Lethbridge Herald, The (Newspaper) - July 13, 1972, Lethbridge, Alberta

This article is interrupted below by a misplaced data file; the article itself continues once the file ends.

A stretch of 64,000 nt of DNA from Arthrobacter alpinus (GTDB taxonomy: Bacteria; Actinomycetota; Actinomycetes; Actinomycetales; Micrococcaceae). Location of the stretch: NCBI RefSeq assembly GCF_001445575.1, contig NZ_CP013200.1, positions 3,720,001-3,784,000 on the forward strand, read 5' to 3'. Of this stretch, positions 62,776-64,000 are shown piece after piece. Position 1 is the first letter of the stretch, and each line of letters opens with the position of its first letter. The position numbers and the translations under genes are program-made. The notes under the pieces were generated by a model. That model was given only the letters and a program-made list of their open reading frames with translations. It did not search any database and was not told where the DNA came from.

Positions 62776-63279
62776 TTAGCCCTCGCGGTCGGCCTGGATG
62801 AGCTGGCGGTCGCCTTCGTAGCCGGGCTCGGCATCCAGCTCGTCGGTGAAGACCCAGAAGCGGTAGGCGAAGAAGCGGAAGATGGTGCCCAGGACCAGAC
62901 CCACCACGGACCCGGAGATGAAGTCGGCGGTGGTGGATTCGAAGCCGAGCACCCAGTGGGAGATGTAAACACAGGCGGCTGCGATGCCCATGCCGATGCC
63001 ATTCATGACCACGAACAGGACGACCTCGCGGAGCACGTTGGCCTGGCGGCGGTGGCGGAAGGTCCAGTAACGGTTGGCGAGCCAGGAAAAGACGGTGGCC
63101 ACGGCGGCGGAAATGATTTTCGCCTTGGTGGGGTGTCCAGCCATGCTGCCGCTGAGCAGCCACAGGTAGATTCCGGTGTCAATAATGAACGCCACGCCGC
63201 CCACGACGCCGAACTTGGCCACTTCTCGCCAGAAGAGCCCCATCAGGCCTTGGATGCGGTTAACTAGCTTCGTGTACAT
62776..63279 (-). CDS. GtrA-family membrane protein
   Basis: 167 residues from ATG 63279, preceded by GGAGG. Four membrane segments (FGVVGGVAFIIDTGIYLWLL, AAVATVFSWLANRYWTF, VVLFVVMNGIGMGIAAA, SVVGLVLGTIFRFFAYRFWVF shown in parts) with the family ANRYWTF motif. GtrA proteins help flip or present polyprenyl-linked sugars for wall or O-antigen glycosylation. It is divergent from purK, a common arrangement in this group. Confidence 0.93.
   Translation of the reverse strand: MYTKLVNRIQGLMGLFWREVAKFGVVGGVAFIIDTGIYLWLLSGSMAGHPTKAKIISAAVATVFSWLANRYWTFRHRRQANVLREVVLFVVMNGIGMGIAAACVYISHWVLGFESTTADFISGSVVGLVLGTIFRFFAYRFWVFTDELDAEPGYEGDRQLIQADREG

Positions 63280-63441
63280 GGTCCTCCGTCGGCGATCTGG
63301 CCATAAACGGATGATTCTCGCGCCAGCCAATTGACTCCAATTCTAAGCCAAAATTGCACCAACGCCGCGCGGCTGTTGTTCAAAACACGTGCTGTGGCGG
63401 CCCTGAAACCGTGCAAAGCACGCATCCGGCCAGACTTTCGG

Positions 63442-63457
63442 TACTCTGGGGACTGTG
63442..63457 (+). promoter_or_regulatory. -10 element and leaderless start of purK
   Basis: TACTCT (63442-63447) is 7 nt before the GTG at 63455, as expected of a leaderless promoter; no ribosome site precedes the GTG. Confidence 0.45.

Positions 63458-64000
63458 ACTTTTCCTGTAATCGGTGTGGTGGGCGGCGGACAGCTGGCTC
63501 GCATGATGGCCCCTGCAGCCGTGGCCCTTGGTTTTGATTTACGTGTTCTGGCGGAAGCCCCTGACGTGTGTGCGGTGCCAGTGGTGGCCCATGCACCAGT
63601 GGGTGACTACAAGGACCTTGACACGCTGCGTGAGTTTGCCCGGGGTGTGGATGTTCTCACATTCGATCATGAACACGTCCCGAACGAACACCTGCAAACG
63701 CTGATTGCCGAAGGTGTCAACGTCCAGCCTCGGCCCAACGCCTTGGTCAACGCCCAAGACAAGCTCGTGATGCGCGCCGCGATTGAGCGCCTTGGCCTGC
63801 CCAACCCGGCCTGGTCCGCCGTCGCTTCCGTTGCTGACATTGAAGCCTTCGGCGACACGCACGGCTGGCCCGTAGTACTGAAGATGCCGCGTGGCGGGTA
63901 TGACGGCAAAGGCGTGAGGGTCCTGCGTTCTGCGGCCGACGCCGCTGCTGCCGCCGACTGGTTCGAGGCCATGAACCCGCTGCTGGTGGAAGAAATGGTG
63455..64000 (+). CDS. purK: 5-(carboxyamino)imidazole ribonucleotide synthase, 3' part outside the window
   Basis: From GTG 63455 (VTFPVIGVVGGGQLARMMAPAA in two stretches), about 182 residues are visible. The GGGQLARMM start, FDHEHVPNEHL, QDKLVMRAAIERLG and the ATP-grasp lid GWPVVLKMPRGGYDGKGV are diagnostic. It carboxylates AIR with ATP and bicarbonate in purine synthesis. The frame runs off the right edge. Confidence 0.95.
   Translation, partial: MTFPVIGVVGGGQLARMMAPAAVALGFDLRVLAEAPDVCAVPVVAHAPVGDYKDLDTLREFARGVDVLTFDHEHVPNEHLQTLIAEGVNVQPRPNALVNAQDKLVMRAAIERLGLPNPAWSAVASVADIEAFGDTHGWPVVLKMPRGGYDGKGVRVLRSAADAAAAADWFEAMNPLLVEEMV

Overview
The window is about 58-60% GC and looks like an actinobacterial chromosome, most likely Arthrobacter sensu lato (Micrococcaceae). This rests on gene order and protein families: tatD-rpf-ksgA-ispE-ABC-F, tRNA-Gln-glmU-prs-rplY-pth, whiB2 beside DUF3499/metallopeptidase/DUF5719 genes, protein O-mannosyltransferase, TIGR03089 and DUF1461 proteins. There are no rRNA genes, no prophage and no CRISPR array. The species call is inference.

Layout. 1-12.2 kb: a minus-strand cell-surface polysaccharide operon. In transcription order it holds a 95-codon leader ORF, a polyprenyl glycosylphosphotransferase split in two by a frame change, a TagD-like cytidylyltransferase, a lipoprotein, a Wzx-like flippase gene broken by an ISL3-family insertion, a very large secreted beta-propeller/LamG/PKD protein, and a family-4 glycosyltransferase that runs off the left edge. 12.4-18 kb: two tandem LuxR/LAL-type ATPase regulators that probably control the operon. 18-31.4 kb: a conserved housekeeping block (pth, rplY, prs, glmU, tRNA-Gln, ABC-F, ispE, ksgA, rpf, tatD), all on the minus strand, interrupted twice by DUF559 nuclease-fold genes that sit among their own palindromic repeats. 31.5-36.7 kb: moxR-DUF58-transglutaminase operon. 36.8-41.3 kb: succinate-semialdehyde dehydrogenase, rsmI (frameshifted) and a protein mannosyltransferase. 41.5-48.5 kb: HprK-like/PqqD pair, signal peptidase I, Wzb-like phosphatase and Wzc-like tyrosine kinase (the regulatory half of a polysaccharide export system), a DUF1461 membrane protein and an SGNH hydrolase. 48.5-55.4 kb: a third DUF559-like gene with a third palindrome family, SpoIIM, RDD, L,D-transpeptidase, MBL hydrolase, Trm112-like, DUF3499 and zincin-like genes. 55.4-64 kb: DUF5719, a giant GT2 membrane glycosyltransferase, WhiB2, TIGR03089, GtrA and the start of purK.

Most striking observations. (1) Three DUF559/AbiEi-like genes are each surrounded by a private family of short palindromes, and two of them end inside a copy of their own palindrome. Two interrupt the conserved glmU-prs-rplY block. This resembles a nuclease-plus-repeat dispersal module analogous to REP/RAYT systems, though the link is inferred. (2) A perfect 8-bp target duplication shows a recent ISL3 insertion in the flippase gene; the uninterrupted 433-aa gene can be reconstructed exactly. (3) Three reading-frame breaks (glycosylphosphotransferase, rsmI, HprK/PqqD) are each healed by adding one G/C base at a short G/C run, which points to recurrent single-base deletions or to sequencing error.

4 THE LETHBRIDGE HERALD Ihuriday, July 13, 1771 John Burns A new look at U.S.-China relations Faulty logic The position of the Albcrla gov- ernment on water development pol- icy, as enunciated clearly by Hon. William Yurko in Lelhbridge last week, must be challenged. It is faulty not for its objective but for its logic. The full statement relating to the possibility of exporting "surplus" water outside of Canada is carried on page five. II is faulty in these respects: 1. In defining "surplus" Mr. Yurko contends that by definition there can be no surplus. Even aesthetics is one of the needs he lists. Since water is good to look at and more water (except perhaps in destructive floods) is better to look at, there is never too much and therefore never a surplus and so no point in considering export. That is quite a strain on the peo- ple's good sense. 2. In discrediting "study." A study of Alberta's water supply and of llie possible economic advantages of selling the surplus (if any) at a good price has long been advocated by The Herald and others. Such a study would be done by engineers and economists. Mr. Yurko, an en- gineer by profession, obviously doesn't trust them. Or else he is afraid that such a study would un- dermine the dogmatic position taken by his government. 3. In introducing the "trump card" idea into the discussion. 1C Alberta lias no surplus, for the same rea- sons Canada surely has no surplus and there can be no Canadian ex- port and water is not Canada's tnunp card. Does or does not water have a place in the "international bargaining" Mr. Yurko mentions? If it does not, why mention it? If it does, is there not a surplus? 4. In discriminating against water. The same arguments he applies against water export, against even the study of water export, would ap- ply against the export of non-renew- able resources with even greater force. How can Mr. Yurko justify coal export, or gas or oil export, or soil fertility export? His premier is busily trying to get more Alberta pe- troleum into the United States imme- diately, knowing full well the grow- ing energy shortage will mean much higher prices later and knowing too that .Alberta's supply is fast being depleted, and yet he says "we seem to be frequently outbargained in the international evaluation and sale of vital resources." Mr. Yurko's first obligation is to the people of Alberta, and his de- termination to protect their best in- terests is to be highly commended. The criticism is of his misconcep- tion of their best interests, of his re- fusal even to consent to study wheth- er Alberta can spare some water and sell it for a good price. McGovern vs Nixon Now that it is settled that the choice in the U.S. presidential election this .-fall will be between Senator George McGoveni and incumbent President Richard Nixon, much of the interest in the campaign will subside. Even this will add to the overwhelming odds that seem to be against Senator McGovern in his bid for the presi- dency. Somehow he has to guide the enthusiasm for him within a segment of the Democratic party to winning the whole party and those not com- mitted to either party. Unless Mr. McGovern can rally the disaffected Democrats and arouse the disinterested he has no chance of de- feating Mr. Nixon at the polls. Not even the most partisan Democrat can deny that Mr. Nixon has been steadily winning favor with the Am- erican people. The rather poor per- formance of his first years in office are easily forgotten and readily for- given now that he has made his dra- matic moves to assume a peace- maker image. Should there be a breakthrough in the Paris peace talks and the Viet- nam war really be ended, the chances of Senator McGovern getting elected would be scuppered for sure. His strongest appeal has been his uncom- promising opposition to the war and his convincing promise that he would end it if given the chance. With that gone what appeal would he have left? The truth is that Senator McGovern has considerably more to offer than his stand on the war. He has proved that in the campaign he has waged to win the nomination of his party. If John Kenneth Galbraith is right and he has been right on many things in recent years Senator McGovern has more to offer than his opponent and is capable of convincing the Am- erican people of this no matter what dramatics the president pulls off be- tween now and the election. No doubt Mr. McGovern regrets that he hadn't made an earlier bid for the nomination of his party in 1968. With a run like he has made this year he might have been able to beat the bigwigs cf the party then and carried the banner instead of Hubert Humphrey. Without the hand- icap of President Lyndon Johnson's shadow he almost certainly would have defeated the then-hawkish Rich- ard Nixon on the war issue alone because of the greater concern over it then than now. Canadians cannot be expected to continue to be as interested in the campaign in the U.S. now that the issue of contenders is settled. They may even have an election of their own to keep them distracted. Faithful companions I ONDON Gumley House, Isleworth, an ancient suburb of London, is a .typical English grammar school, two points exccpted al! 600 students are girls and Catholic. The student population Is drawn from the south west corner of Middlesex and some of them have a two hour ride to classes. The school is run by the Sisters of the Faithful Companions of Jesus the same as those sisters who help operate Catholic Central High School, Lethbridge and the elementary school in Coaldalc, Alberta. Sis- ter Alice, known to many, teachers here, but she returns to Lethbridge and CCHS come fall to run the library there. Gumley House once belonged to the Earl of Bath, one of whose friends and visitors was Alexander Pope, poet and sntirist, of the 181h century; another was Horace Wai- pole, novelist. All of which adds significant- ly to (he literary atmosphere of the place. The main house is Queen Anne architec- ture. Today, the school is built in blocks and pockets added to at different times. Lawns, courtyards and gardens fill the spaces in between. Educational philosophy is strong amongst staff and student-body. The school gears it- self to the academic, to examinations and to the general grammar school tradition with its team spirit and sense of respon- sibility. A full slale of subjects is taught, but sports are not neglected even to hard court tennis being taught spring and .summer mornings nt a.m. Music is high whilo debating and public speaking are consider- ed very important. Let's not forget the stu- By LonJs Burke dent population is all female. Field trips to Wales and other places on geography courses are not infrequent. Trips to London's theatreland for drama and mu- sic help round any education. Buses hired are paid for by the students. However, this Is not a fee paying school. It is a voluntary a i d e d one which means that Middlesex county pays 80 per cent of the money needed to run (lie school and the nuns find the rest from their own sal- aries. The school is run by a headmistress an- swerable to a board of governors, indi- respected, positioned lay people from the Catholic diocese roundabout. There is a slaff of thirty-six, of whom eighteen arc nuns and only two are men. Each year the intake is about one hundred and twenty girls, of course. Uniforms are In here: they have never been out. And very smart they look, too. They provide a sense of instant and be- longing as well as avoiding (he fashion rat- race. They arc elegant and they show sen- sitivity in taste. Gumley House possesses an atmosphere of discipline, identity and efficiency. It is said if one can't teach at Gumley, one can't teach anywhere. Because order, disciplino and efficiency appears to breaking down in Britain's larger centres as the headlines show. But that is another stoiy. This school for girls and young ladies Is a venerable one. Even the ghosts re- spect it and with Rupert Brooks, English poet who wrote on Canada, one can see why he missed f.hc ghosts as he travelled tnc prairies. Misery likes company whole life has been nitmxl as rc- Nnw T can't by nr.y car nisir an shield of some other ignorant hloko's car. PEKING There are proba- bly few people in Peking and (ewer still elsewhere who will paused last weekend to remem- ber that it was exadly one since Henry Kissinger made his first dramatic visit lo the Chinese capital. Of course events in Ihc intervening months have overshadowed that first clandestine mission but its anniversary nevertheless invites an attempt lo take stock of all that has flowed from it and lo look forward cauliously lo what still lies ahead. Even if there had been no an- niversary to mark, there wero enough important developments recently to warrant a new look at the relations be- tween the United Stales and China and to demand n reap- praisal of (he prevailing view that those relations arc not likely to undergo any further dramatic improvement in the near future. First, there was the slunning announcement of Iho secret talks between North and South Korea and of the resulting commitment by both halves of that divided country to seek reunification by peaceful means formula that could obviously serve as a blueprint for a simi- lar commitment by the two Chi- nas. Then, the Japanese parlia- ment elected as that country's prime minister Kakuei Tan- aka, who comes to the office with a clear commitment to improving relations with Pe- king, if possible by (lie estab- lishment of diplomatic ties. If the Korean agreement and Ihc election in Japan each had implications for Washington in its pursuit of a rapprochement with Peking, another develop- ment in the visit to Taiwan of the U.S. undersecre- tary of state, Marshall Green- underscored the determination of the Nixon administration to continue its own efforts to has- ten the day when an American embassy can open its doors in Peking. A year ago most diplomats here regarded the very idea of an American embassy in the Chinese capital as fanciful and even the visit of the president himself did little to weaken their conviction that it was a development that was still very far away. Last week, however, there was a growing minority which was no longer so sure. A poll at a diplomatic lunch- eon recently provides a mea- sure of the change. Among the men ranged around the table there was not one 12 months ago who would have forecast the establishment of diplomatic relations between China and the U.S. within five years. In the poll the forecasts ranged from as early as this fall to an up- ward limit of two years, Tho change reflects In part the natural caution of men who havo grown accustomed lo seeing their expectations nnls- trippcd by the events of the past year. But it also reflects a good deal of rethinking, n.irtiuulrirly on the thorny issues of Vielnam and Taiwan. From the beginning of their rapprochment with Washington Cliinese leaders have ninde it clear that these were the princi- pal stumbling-blocks that would have to be cleared away before diplomatic relations could be es- tablished. Nothing they hnvo said recently pives diplomats any reason lo think they have changed their mind, but what does seem lo have happened is that solutions to both Ihc Viet- nam and Taiwan issues havo moved wilhin grnsp very much earlier lhan almosl anybody cx- pecled. The optimists have been wrong on Vietnam so many times before that it takes a brave man to spy light nt the end of the tunnel. However it is hard to argue with Mr. Kissin- ger's contention, voiced after returning from his most recent visit to Peking, that the big powers at last have a common interest in seeing peace restored in the region. Not everybody here is as san- guine as Mr. Nixon, who has spoken of a settlement of the war by early next year, if not sooner. But many diplomats have taken heart at Indications that the the s t n u u c h o s I of Hanoi's sup- porters In the liclicvo tlinl a .si'lllement acceptable lo lioth sides is within reach. The latest official position, out- lined in a conimcnlary pub- lished by Hip New China News Agency recently, is s t r i c tly one of wait anil see. Tho com- mentary attacked Washington fur distorting the Communisls' demands but ended by withhold- ing any definitive Judineiit until the Americans pul Iheir case before Ihc resumed Paris peace Inlks tomorrow. To many diplomats this was an encourag- ing sign. An end lo Iho war would im- prove the prospecls for a diplo- matic exchange between Wash- ington and Peking in two ways. It would, of course, remove Ihe issue of the war itself, but would greatly facilitate the achievement of an understand- ing on the related issue of Tai- wan. The link between the two is- sues was forged by Mr. Nixon, who pledged in the Shanghai communique that the military contingent on the is- land would be removed progres- sively as tension in the area diminishes. There was never any attempt to deny that Ihis was a reference lo the war in Vietnam, for which the great majority of the Taiwan-based force serves In a support capac- ity. If Mr. Nixon has reason lo im I, KU. Int. "li't nothing! I just interdicted his 1971 tj NEA, Inc. didn't think you. people played Micve he can wind the war down by early next year he can also pledge Ihc early wilh- ih-awal of his troops from Tai- wan. Once thai is done, he will slill have his defence commit- ment to the Taipei regime, but there are more than a few dip- lomats here who believe that the Koreans may have provided him with Hie key to Ihe solution of Ihal problem loo. The argument that is made Is lhat if the Koreans can commit themselves lo Ihe pursuit of reu- nification by peaceful means, so can the Chinese. Certainly Washington now has a maxi- mum interest in persuading both parlies to the Taiwan dis- pute that they can. With the problem of the troop presence and the defence com- mitmenl cleared away, there would slill remain the central political problem posed by the conflicting claims of the two re- gimes to be Ihe sole legal gov- ernmenl of China. Bui Ihere is a growing feeling among diplo- mats here that this may not present as much of a problem for Mr. Nixon as is commonly assumed. Some diplomats forese: an ar- rangement under which Mr. Nixon could recognize the Pe- king government's claim while maintaining all the while that he has not abandoned his friends on Taiwan. As proof he could point to an agreement by the two parties not lo use forca as a means of settling their dis- pute, presenting it as a guaran- tee of the continued existence of the island regime once U.S. mil- itary and political support is withdrawn. It is in tills context that the Tanaka election is intriguing. Even under outgoing Prima Minister Eisaku Sato the Japa- nese showed their impatience for a normalization of relations with Peking. Under Mr. Tanaka the chances are that they will move rapidly towards that goal progressively disengaging them- selves from Taiwan, which might make it morally easier for Mr. Nixon lo do the same. Al the moment, it is all in realm of speculation. All that can be said for sure Is that there must have been something of importance, above and be- yond Vielnam, to have caused Dr. Kissinger and Chinese Pre- mier Chou En-Lai to spend 18 hours talking to each other here last month. Likewise, there must have been something im- portant in the wind for Mr. Green to return to Taipei for the second lime hi four months, and that so soon afler Kissinger returned from Peking. (The Toronto Globe and Mail) J. King Gordon Beautiful, but sinking, Venice a way of life _ Those who feel passionately about Italy divide themselves into two cat- egories: the Florentines and the Venetians. If you are one, you can't be the other like Calgarians and Edmontonians, Torontonians and Montrealers. Now, I am a Florentine. I have always been a Florentine. It all began about fifty years ago when an Oxford classmate and I decided to spend the long Easter vacation in .Italy. We said: "We'll go to Florence and spend a week or two. Then we'll go to Venice. And then down lo Rome." We came lo Florence, settled into the Pensione Ri- galti and stayed five weeks. And then we relumed to Ox- ford. The following Easier I went back to Florence for five weeks. I didn't see Come for another twenty-five years. I didn't see Venice for almost fifty years not until recent- ly. Now this bias, prejudice, dis- crimination, whatever you want to call it, in favor of Florence is not hard to ex- plain. Afler all, Florence as a great Renaissance ally has ev- erything. The city itself is mag- nificent, sel in Ihe Arno valley wilh its surrounding hills, llie grey of the oiive orchards against the green of the Tuscan hillsides accented by the black spearheads of the cypress trees. Where can you match iLs great cathedral, its splendid churches, il.s bridges, its wealth of .sculpture and art? You call the roll of Hie Floren- tine giants of Ihe Renaissance architects, the sculptors, Ihe fine craflsnicn, the pnint- crs, the writers, Ihe scientists, the philosophers, Iho and who's left! And then you think of Ve- nice that unreal extrava- ganza planted by wealthy mer- chants in the swamps of Iho Adriatic. How can one compare the Byzantine hodge-podge of St. Marks with the splendor of Tlrunelcsclil's Duomo or placo the soft, romantic blur of Ihc Venetian pninlers alongside the clean, sharp ''nes of 'he fifteenth and sixteenth century Flor- entines? And today with Its canals, ornate palaces, gondolas and gondoliers a quaint, colorful stopover for the weary tourist en route to Rome. And anyway, Venice is sinking into the sea. Then you think you wouldn't forgive yourself if it sank be- fore you saw it. That's what I said to my wife when we start- ed out for an important con- ference in Malta: "We'd better see Venice before it sinks." And now, after a day and a half in Venice, I want to take back everything I have been saying and thinking about Ve- nice for fifty years. Because Venice is more than a city: it is a way of life. Venice must al- ways have been different from other cities. You arrive there by boal. Now Lhere's a cause- way connecting the mainland of Italy with Venice. But Ihen you take a boat with all your bags and baggage, in our case almost Ihe whole dramatic length of Ihe Grand Canal with twelve stops before we reached our stop with the name of our hotel above a four-fool wide street up which we Irudged with our suitcases. It is not jnsl lhat you reach your des- tination by boat but It Is lhat you leave behind everytliing that moves on four fact, everything that moves on four wheels or two wheels. You leave behind the twentieth century city. Venice loday must look very much like it did five hundred or more years ago when il.s merchant princes were build- Ing their palaces with their cle- ganl slruclural delail and glorifying themselves, their city and, incidentally, their G o d, wilh splendid churches. Tixlay, as you walk along its streets, you realize thai those who built it loved their cily. And those who inhabit it to- day love their cily. II is Venice, ironically, rather than Forcncc, lhat today is the city of flowers. You walk along broad streets, narrow streets, lillle lanes with Iho houses al- most touching, and everywhere in window boxes are flowers. You son them because you tiro walking, Ixicauso you havo Umo to slop and look. And I imagine the Venetians have flowers in all their windows and in their parks because they have time to look at them. The sounds you hear in the streets of Venice are people sounds footsteps on Ihe pavement and cobble stones, voices of children, laughter. No rumble of trucks, no scream of rubber, no bark of motor- cycle exhaust. Lato in the night when you are lying in bed, Ihe voices break into the silence. But it doesn't bother you. You go everywhere on foot. Unless you want to go to a dif- ferent district and then you go to the nearest vaporetto stop on the Grand Canal and for ten cents take the boat to SI. Marks or Santo Angclo or the Acca- demia or Santo Toma or the Rualto. And from there you walk to your destination. Of course, if you are slill taxi- minded you can hire a private launch thai will take you along the Canal and then by one of the small canals or rivas close to your goal. We preferred lo walk. If you want to cross Ihe Canal and Ihere's not a convenient vaporello slop on Ihe other side you can take a gondola ferry. The gondola, usually associated with tourism, is a practical convenience for the Venetian pedestrian. Venice is a delight because it is such a perfectly preserved and unspoiled Renaissance and pre-Renaissance city. But it is much more than Hint. It is a challenge to urban ugliness. It might well be considered a model for a modern cily seek- ing rebirth after its virlual annihilation by Hie motorcar. The Grand Canal flows through Venico like a largo inverted "S." It Is the main lifeline of Hie cily. In from the Grand Canal are small feeder canals which may be navigated by gondola or launch. For the rest, the go- Ing is on loot. The same basic principles could be applied In our cily centres lo the complclo elimination of the privnte auto- mobile. Larger buses following main Grand Camd arteries, could deposit passengers nt dis- tribution points from which they could walk or lake small- er buses along smaller arteries to their destination. For the most part, within normal walk- Ing distance, we walk. We leam to walk again. We hear sounds of people. We breathe fresh air. We see and hear chil- dren playing in the square. We see flowers. We hear birds singing. In Venice, everywhere, you hear birds singing. At the end of the day, we had dinner in a restaurant close to St. Mark's and were walking back to the vaporello slop when we saw a notice at the base of the great bell tow- er telling of a fund to save Ve- nice. We entered an open door and discovered that the price for an elevator trip to the top of the lower apparenlly went to the fund. So up we went and with Ihe sun setting and a full moon rising we got a spectacu- lar view of Venice. The Grand Canal wound through the city like a great snake. You could see dozens of lillle canals with their bridges. The fronts of the palaces along Ihe Grand Canal were caught in the last light of the sun. Silhouetted against the Looking Thi_ngli the Hcralrl 1922 Paving of the 13th Street subway and the lanes of the business section of the city will not be undertaken this year. 1932 One of the features of the Lclhbridge Exhibition July 2C-27 will lie a grand downtown parade. The Canadian Legion Band has been booked and will be heard in the street parade. sky were the lowers and domes of fifty churches. In the squaro below a band was tuning up. By the time we got down, conductor was on his stand. The two metal figures on Ihe big clock beat out nine. It was a gay Sunday evening crowd and the piece the band struck up was, naturally, William Tell. As the music grew softer in the birds-in-the- forest bit, the sound of the crowd's voices came up and took over; Uien, in the final "Lone Ranger" bit, the w h o 1 a square lit up wilh sound. We waited for the end then walked slowly past the Ducal Palace towards Ihe Canal. A small orchestra was playing Tea for Two lo hundreds of empty chairs on the pavement. We walked along the water- front and the Canal was alive wilh lights. Our vaporetto came churning in: we stepped aboard. Across the Canal to Sanla Maria di Salute with ils great dome looming against the sky: Ihen back again to our stop and home. I'm still a Florentine but I've been sorely tested. backward Work is ncaring com- pletion of Ihc Vulcan airport where a large Service Flying Training School is hciug estab- lished. It is rumored Ihal this station will open in about three weeks. The London (Ontario) Free Press recently sent a let- ter to city linll addressed, City of IicUibridge Alberta, Saskat- chewan. The Lethbridge Herald 504 7tli St. S., Lcthhridgc, Alberta LETHBRIDGE HERALD TO. LTD., Proprietors and Publishers Published 1005 -135-1, by Hon. W. A. BUCHANAN Second Class Mall Rcglitrallon No. 0012 Member of The Canadian Press and Iho Canadian Dally Newspaper Association ann Iho Audll Bureau ol circulation! CLEO W. MOWERS, Edllor and Publisher THOMAS H. ADAMS. General Mannfier DON PILLING WILLIAM HAY Mnnnalng Uflllor A-.lorlMo Edllor ROY F MILES DOUGLAS K. WALKER Advirllnlng Manager Editorial Page Editor "THE HERALD SERVES THE SOUTH"